Power Protection FEATURED ARTICLE


New 911 Call Center Built in Houston in the Wake of Hurricane Harvey

April 29, 2019

By Erik Linask - Group Editorial Director

When Hurricane Harvey hit Texas and surrounding areas in 2017, it eventually left behind more than 27 trillion gallons or rain and caused damage in excess of $125 billion.  During any emergency situation, 911 call centers are typically running at overflow capacity, so when Harris County’s primary call center was flooded, operators had to be relocated and calls rerouted, causing much longer wait times as agents were handling 3,000 emergency calls per day.




To avoid similar situations in the future, Harris County built a new call center in northeast Houston that will come online tomorrow.  County officials believe it will be able to withstand even the worst weather incidents, being elevated and designed to withstand Category 4 hurricanes with winds up to 155mph.  Not only did the location not flood during Harvey, but in the event power is lost, the site is supported by three backup generators and two UPS units.  It even includes laundry and sleeping facilities for operators, if needed.

“We won’t lose operations for just about any disaster,” said Harris County Sherriff Ed Gonzalez said. “Obviously, there’s always that one that is unforeseen that we just didn’t think about, but by and large, with anything that we would see, storms or anything, we should be sustainable.”

The new facility also features a next-generation 911 system with VoIP phone system, a significant upgrade from the old analog system, which will allow calls to be routed more efficiently.  It will also enable better collaboration between emergency services teams.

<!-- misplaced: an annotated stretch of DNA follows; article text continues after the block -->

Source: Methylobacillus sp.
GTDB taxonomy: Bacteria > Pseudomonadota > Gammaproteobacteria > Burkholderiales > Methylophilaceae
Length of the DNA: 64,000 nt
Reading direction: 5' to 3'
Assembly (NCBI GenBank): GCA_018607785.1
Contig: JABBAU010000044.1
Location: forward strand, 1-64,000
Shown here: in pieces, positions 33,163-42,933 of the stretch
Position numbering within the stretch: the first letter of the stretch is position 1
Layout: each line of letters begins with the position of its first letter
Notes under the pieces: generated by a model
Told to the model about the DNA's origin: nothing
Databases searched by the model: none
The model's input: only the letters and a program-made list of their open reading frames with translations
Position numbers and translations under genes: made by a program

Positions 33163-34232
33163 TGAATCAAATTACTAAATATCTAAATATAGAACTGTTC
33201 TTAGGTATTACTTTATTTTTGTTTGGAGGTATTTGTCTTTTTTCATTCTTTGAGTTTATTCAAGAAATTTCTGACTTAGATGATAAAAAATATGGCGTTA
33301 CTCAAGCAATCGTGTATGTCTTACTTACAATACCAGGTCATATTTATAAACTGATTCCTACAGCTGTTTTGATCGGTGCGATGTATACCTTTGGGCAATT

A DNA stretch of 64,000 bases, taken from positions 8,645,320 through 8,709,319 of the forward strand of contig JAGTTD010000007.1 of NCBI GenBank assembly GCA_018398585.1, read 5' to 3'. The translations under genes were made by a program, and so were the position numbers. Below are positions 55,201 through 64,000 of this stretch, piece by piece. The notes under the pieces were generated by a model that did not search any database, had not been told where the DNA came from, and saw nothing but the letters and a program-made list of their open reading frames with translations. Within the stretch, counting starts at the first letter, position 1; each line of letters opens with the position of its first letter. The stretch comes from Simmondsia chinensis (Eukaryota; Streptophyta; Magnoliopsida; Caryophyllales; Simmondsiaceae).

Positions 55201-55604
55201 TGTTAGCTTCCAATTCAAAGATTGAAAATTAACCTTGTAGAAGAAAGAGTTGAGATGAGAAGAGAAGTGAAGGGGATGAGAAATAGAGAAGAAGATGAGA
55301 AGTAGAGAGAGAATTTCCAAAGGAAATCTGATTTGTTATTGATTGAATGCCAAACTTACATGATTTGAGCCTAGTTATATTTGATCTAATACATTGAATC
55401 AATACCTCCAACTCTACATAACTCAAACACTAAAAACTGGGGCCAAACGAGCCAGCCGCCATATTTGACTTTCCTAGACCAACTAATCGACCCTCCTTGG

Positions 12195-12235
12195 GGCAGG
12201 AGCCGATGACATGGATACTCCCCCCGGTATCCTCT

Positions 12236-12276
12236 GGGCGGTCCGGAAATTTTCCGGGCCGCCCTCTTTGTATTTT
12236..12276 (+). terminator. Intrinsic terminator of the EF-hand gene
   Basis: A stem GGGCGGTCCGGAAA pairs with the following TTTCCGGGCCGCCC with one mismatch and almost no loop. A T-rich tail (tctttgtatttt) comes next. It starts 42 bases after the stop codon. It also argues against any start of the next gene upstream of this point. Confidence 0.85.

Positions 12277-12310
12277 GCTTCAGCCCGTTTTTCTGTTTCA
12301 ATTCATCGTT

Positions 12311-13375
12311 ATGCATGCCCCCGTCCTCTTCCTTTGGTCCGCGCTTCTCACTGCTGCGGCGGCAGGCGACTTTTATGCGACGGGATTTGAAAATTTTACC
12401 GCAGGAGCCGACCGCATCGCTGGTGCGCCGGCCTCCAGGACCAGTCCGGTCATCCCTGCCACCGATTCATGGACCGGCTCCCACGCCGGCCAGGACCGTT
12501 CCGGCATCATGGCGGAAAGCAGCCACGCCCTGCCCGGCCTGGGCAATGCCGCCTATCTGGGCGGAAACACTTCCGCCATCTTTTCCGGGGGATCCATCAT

While Harvey was an unprecedented situation, smaller disasters and more frequent and power outages are a regular occurrence for any number of reasons.  Harris County has taken preventative measures to avoid business outage, which is something any business should do.

While full backup generators may not be feasible for all organizations, cloud-based services and power protection systems can provide critical business continuity when power goes out.  Cloud-based communications services allow employees to relocate anywhere that hasn’t lost power to remain functional. 

Power protection systems are designed to prevent damage to on-site technology, including servers, switches, and firewalls, which can easily be damaged by power fluctuations.  These systems monitor and regulate incoming power, cleaning it and delivering consistent voltage to all connected systems to ensure none of the circuitry is damaged.  In fact, power has a tendency to fluctuate – not necessarily accompanied by an outage – so these systems are a necessity for every business to ensure systems remain operational and damage doesn’t lead to extended business downtime.




Edited by Erik Linask



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